Grow Bags for Zucchini

Dirtmechanic

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Instead of buying any or compost for the various plant pets, I just used the old garden soil from the 20 or so 7gallon bags I used last year. That works out to about 9 big bags of potting soil. Or 18 small ones.
 

ninnymary

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There are a number of reasons for going with a bigger pot.
A bigger container holds more soil which means you hold more water longer and in turn water less often.
A bigger container with more soil tend to protect the roots better on a hot day.
A plant in a larger container will tend to have larger root mass than ones that is grown in a smaller container.
As for feeding less often, that could be if your running a bottled fertilizer and not running a living soil.
When growing in a living soil your feeding the soil not the plant, the soil then feeds the plant and you tend to feed the same amount throughout the the season.


You could go with a 15 gallon container but considering how big a Zucchini plant gets I would go with a 20 gallon. I grow everything in a living soil so I tend to grow in big containers and get a better harvest out of a bigger container.


I grow in the cloth pots and love them.
Pros - With the correct soil I grow bigger, healthier and more productive plants in a container than in the earth. With containers your starting with a clean slat, your able to control what your growing in.

Cons-
The only con I can think of is the start up cost BUT that isn't that bad when you figure a good soil mix will last longer than your container. This will be my 6th season growing in the same soil I started with and the soil keeps getting better every season.
I agree with you that bigger is better. Grow bags will require more water but I am in the S.F. bay area where our summer temps are around 67 so its a cool summer unlike other hot areas. I'm thinking that I may have to water them maybe every 2 or 3 days.

What type of soil do you use for them? Once you fill it up what other amendments or fertilizers do you use?

I have received both the 15 and 20 gallon and can't decide which one to go with and which to return. The diameter is almost exactly the same. The only difference is that the 20 gal. is about 4 inches taller.

The zucchini I plan to grow is called Astia. It is a smaller type meant for containers or small gardens. For this season I don't plan on growing anything else in them.

Mary
 
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Titan Farm

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I agree with you that bigger is better. Grow bags will require more water but I am in the S.F. bay area where our summer temps are around 67 so its a cool summer unlike other hot areas. I'm thinking that I may have to water them maybe every 2 or 3 days.

What type of soil do you use for them? Once you fill it up what other amendments or fertilizers do you use?

I have received both the 15 and 20 gallon and can't decide which one to go with and which to return. The diameter is almost exactly the same. The only difference is that the 20 gal. is about 4 inches taller.

The zucchini I plan to grow is called Astia. It is a smaller type meant for containers or small gardens. For this season I don't plan on growing anything else in them.

Mary
What type of soil do you use for them? Once you fill it up what other amendments or fertilizers do you use?

I mix my own, I use 1/3 Canadian Sphagnum Peat Moss 1/3 Aeration 1/3 Compost.

I use a good quality Peat and I don't strain it (leave the small twigs in).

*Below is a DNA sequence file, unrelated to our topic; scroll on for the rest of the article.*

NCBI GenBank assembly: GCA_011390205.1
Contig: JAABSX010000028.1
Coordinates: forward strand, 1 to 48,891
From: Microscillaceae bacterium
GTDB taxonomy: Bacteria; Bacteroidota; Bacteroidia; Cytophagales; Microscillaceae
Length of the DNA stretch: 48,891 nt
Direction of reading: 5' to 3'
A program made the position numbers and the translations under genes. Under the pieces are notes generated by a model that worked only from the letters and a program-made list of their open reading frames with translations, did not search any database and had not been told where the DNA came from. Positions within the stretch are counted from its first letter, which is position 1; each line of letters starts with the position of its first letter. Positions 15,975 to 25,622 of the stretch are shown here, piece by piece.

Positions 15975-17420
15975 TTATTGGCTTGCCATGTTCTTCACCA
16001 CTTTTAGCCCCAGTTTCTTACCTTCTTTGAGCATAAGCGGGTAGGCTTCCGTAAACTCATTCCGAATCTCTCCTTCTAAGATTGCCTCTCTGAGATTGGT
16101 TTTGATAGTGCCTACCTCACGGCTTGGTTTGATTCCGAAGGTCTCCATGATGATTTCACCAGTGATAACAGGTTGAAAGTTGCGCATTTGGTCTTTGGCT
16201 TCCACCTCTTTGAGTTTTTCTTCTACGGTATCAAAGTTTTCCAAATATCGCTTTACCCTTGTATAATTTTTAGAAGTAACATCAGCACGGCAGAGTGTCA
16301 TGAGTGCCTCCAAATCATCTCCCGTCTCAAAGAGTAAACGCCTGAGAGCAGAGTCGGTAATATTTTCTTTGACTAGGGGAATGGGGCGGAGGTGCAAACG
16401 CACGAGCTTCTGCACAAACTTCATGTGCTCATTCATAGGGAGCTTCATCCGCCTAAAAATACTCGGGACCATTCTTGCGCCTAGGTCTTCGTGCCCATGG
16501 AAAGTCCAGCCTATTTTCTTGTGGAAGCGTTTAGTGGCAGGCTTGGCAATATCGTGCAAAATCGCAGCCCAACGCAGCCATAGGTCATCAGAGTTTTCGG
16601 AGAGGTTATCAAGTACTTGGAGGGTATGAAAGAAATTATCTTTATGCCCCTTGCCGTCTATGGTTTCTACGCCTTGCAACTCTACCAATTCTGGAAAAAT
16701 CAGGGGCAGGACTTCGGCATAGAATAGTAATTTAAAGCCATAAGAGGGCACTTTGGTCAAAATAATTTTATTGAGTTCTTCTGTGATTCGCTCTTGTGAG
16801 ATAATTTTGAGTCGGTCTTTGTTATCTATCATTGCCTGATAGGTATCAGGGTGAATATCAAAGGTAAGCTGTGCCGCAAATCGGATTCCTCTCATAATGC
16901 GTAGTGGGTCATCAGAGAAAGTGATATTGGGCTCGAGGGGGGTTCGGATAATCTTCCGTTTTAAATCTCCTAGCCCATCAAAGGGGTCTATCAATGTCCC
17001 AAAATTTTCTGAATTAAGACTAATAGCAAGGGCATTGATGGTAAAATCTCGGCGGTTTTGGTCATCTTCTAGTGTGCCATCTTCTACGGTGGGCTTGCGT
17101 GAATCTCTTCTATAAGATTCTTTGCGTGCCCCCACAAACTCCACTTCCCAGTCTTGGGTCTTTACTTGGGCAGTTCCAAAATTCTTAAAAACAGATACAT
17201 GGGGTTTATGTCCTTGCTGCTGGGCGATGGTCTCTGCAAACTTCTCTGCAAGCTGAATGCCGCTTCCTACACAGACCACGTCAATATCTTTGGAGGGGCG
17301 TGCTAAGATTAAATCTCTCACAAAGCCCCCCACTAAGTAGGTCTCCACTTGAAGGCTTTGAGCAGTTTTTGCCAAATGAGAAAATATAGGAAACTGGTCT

The Aeration I use is equal parts small black lava stone, pumice par boiled rice hulls and bio-char (Don't use Perlite, it will break down or all float to the top of the soil)
For Compost I use equal parts worm castings, malibu compost and composted rabbit manure.
To this mix I add a "Coots" Complete Soil Builder that I get from Build A Soil.
This Soil Builder contains;
1. Crustacean Meal
2. Kelp Meal
3. Neem Cake/Karanja Cake 70/30
4. Milled Malted Barley
5. BuildASoil Basalt
6. Gypsum Dust
7. Oyster Shell Flour
I mix everything together dampen it and let it set for 2 weeks then I fill my containers, plant, add about 2 good hand fulls of Red Wiggler worms to the soil and mulch with a good clean Barley Straw.

It last about a good portion of my growing season with out feeding but when I do I add Mr. B's Green Trees
(5-5-5)

In the fall the Barley Straw is just about all broke down, I plant White Clover as a cover crop then I cut the plant that was growing in the container that year down at the grown (don't pull it out) and break the plant up and leave it on the Barley Straw to break down.

In the spring about 2 week or so before planting I will cut down the Clover leaving everything right in the container and then top off the container with the same soil mix as I filled the container with (Shouldn't take that much), then start the whole cycle over.

Since your in California you should be able to get BigRootz soil which is a great soil and use that in your containers. Then you don't have to mix the soil or add the amendments to the soil at the beginning just side dress with a good "fertilizer" like the Mr. B's.
 

ninnymary

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I mix my own, I use 1/3 Canadian Sphagnum Peat Moss 1/3 Aeration 1/3 Compost.

I use a good quality Peat and I don't strain it (leave the small twigs in).
The Aeration I use is equal parts small black lava stone, pumice par boiled rice hulls and bio-char (Don't use Perlite, it will break down or all float to the top of the soil)
For Compost I use equal parts worm castings, malibu compost and composted rabbit manure.
To this mix I add a "Coots" Complete Soil Builder that I get from Build A Soil.
This Soil Builder contains;
1. Crustacean Meal
2. Kelp Meal
3. Neem Cake/Karanja Cake 70/30
4. Milled Malted Barley
5. BuildASoil Basalt
6. Gypsum Dust
7. Oyster Shell Flour
I mix everything together dampen it and let it set for 2 weeks then I fill my containers, plant, add about 2 good hand fulls of Red Wiggler worms to the soil and mulch with a good clean Barley Straw.